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How to get a good sponsorship......!

By:Prayag Nao

http://www.d.umn.edu/~scastleb/sponsorship%20images%20for%20web/sponsorship-logo.jpg

If you want to successfully organize any event , you must have lot of money.You can invest money from your pocket or you can collect money from other sources.
Sponsorship is easiest way to collect money for your events.

Here are top tips to attract corporate sponsors:  

Know your prospective sponsors’ marketing objectives

They have multiple objectives. What are their priorities?
What does your sponsor prospect really want?
They see sponsorships as marketing strategies, but also overall as business strategy.
They want to align their brand with a good cause. They want exposure in front of your audience.
They may want exclusivity.
Do your homework!
Just remember that their “business” with you is often tied directly to sales and marketing objectives.

Have a great sponsor proposal

 "Without it, don't even bother," . "It has to be completely compelling." The person you show that proposal to has to show it to accounting to get approval and a check. You need to connect personally with your champion in the company.



In addition, be aware that there's a certain format for how the proposal has to look, Robotssss says. "It has to have certain language and certain sections."
  • Start with a story. It could be your story, or the story of someone whose life you changed. "Whatever you do, tell a story. This will get your proposal to stand out and make an emotional connection." experts points out that there's a person in the company you approach who's going to make a decision about sponsoring you. "That person has to make an emotional decision to give you the money," they say.
     
  • Describe what you do. This is your mission statement. It explains why you do what you do.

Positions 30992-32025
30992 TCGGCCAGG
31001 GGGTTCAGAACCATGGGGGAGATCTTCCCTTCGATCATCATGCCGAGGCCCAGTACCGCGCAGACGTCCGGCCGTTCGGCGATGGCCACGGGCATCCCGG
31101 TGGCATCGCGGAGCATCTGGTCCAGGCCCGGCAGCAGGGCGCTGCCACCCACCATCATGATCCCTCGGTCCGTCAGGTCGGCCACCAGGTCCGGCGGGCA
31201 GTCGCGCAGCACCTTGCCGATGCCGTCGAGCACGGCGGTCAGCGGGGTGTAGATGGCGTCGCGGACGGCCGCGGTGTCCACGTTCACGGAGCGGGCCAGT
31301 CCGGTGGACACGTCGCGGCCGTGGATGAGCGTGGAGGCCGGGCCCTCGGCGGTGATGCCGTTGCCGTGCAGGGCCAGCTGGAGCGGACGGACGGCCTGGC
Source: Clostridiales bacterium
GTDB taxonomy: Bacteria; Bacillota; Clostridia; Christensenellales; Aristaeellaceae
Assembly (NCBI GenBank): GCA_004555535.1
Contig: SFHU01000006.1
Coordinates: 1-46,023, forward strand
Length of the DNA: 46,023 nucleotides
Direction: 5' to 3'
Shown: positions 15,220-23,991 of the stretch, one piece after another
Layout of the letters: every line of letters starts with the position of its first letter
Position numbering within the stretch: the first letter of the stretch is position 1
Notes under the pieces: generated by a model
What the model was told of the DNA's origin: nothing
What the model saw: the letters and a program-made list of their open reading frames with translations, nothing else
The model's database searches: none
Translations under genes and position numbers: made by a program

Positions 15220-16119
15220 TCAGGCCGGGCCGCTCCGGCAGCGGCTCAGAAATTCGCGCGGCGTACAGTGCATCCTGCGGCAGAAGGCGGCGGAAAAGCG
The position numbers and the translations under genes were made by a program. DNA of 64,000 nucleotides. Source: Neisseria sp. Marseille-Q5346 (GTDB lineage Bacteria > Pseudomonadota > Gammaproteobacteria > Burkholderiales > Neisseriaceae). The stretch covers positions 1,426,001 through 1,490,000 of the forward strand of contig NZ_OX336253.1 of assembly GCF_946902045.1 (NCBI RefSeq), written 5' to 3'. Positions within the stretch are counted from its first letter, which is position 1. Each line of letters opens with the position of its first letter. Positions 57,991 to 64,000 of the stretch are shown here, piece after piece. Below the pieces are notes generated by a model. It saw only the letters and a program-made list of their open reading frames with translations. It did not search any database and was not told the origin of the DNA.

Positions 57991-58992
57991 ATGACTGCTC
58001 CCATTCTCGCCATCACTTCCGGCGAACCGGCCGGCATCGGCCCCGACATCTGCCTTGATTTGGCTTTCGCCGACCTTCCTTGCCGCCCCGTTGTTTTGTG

• Benefits. You have to have really great benefits for the sponsor you're approaching.
     
  • Describe your demographics.Your demographic is the market you're after, and you want to have statistics about that market at your fingertips. For example, if your market is women, be aware that they make or influence 85 percent of purchasing decisions, and that they are starting businesses at twice the rate of men.
     
  • Create an advisory board. "If you don't have experience, surround yourself with people who have experience. Show potential sponsors that you have an A team."
     
  • Ask for the money. "They don't call you to ask how much money you want," Experts says. "A sponsor once said to me, 'If I don't see a menu of prices, I throw it out.' "



Know what you have to offer a sponsor

  • Complimentary demographics?
  • Complimentary psychographics?
  • Impressions (eyeballs)?
  • Tickets and access?
  • Brand recognition and loyalty?
  • Promotional rights?
  • Access to your audience?
  • Proprietary platform?
And, most importantly, what can you offer that NOBODY else can?
I like to ask the sponsor what’s most important to them. And then I work hard to provide it.